Closer to organ transplants from pigs to humans

Transplantology experiences enormous gap between the need for organs and the availability of organs. Only in the US, waiting list for transplantations is at least five times greater than the number of donors. This gap may be bridged by other species – after decades of research, scientists are closing in on transplants from genetically modified pigs to humans.

Research in our closest cousins, grouped under “non-human primates” umbrella, shows substantial achievements. Heart transplants from pigs to baboons were functional for several years, kidney transplants endured for more than 400 days, and liver transplant recepient survived 28 days. On the basis of these results, there were suggestions to move into human trials. However, it is important to note significant barriers in this approach. Size of porcine organs is not always compatible and can enforce administration of blood-lowering drugs because of the heart being literally too big. Moreover, differences between tissues have to be met with heavy immunosuppression therapy.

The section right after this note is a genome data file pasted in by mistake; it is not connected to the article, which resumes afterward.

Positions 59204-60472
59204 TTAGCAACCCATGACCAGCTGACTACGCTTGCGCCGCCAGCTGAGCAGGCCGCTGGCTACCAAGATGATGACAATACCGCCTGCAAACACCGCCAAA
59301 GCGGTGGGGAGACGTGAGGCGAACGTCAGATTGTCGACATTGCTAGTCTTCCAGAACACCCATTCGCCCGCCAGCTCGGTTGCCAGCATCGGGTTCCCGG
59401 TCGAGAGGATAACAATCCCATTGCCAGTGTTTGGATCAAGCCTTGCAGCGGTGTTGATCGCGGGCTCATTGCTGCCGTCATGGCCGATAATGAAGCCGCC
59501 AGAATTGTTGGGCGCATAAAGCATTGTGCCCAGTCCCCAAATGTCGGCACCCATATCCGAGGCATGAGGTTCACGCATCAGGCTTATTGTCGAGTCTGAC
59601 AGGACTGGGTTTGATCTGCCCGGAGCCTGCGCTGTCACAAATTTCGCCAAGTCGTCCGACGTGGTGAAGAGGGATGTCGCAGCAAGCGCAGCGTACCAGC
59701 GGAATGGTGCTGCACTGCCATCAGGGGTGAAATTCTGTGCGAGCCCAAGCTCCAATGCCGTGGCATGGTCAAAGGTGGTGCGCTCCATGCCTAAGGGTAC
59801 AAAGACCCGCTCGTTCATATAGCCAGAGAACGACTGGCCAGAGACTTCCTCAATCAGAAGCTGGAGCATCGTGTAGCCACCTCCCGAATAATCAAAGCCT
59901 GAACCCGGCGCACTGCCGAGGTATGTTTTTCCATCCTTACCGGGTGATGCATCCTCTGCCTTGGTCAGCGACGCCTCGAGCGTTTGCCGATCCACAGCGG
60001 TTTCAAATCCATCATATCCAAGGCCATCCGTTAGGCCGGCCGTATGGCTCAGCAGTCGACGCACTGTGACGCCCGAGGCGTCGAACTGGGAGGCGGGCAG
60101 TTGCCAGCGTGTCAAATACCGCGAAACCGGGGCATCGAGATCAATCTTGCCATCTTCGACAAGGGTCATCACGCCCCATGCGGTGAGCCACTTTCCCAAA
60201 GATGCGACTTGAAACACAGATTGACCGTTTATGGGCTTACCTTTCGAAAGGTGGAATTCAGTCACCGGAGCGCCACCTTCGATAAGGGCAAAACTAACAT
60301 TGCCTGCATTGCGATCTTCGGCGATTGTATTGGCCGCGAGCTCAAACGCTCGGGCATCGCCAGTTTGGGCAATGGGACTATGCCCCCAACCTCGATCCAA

Genetic modifications heavily assist xenotransplantology. Among them, there are:

  • insertions of inhibition genes: hDAF, hCD39, hCD46, hCD59, human thrombomodulin
  • anti-inflammatory genes: HO-1, A20
  • immunosuppressive molecules: Anti-CD2, CTLA4lg, hCD47, PERV siRNA, MHC
  • knock outs of porcine genes/elements: PERVs, alfa-1,3-galactosyltransferase, CMAH, B4GalNT2, vWF

The authors, M. Sykes and D. Sachs from Columbia University in New York, predict permanent organ survival in 2020s, thanks to innovations in tolerance. They remark that genetic engineering will “make [porcine] organs more compatible with human immune systems and physiology” and argue that:

Although there are other competing technologies also under development, xenotransplantation is likely to be the best near-term solution for this organ shortage.

Publication: Sykes, M., & Sachs, D. H. (2019). Transplanting organs from pigs to humans. Science Immunology, 4(41), eaau6298. doi:10.1126/sciimmunol.aau6298

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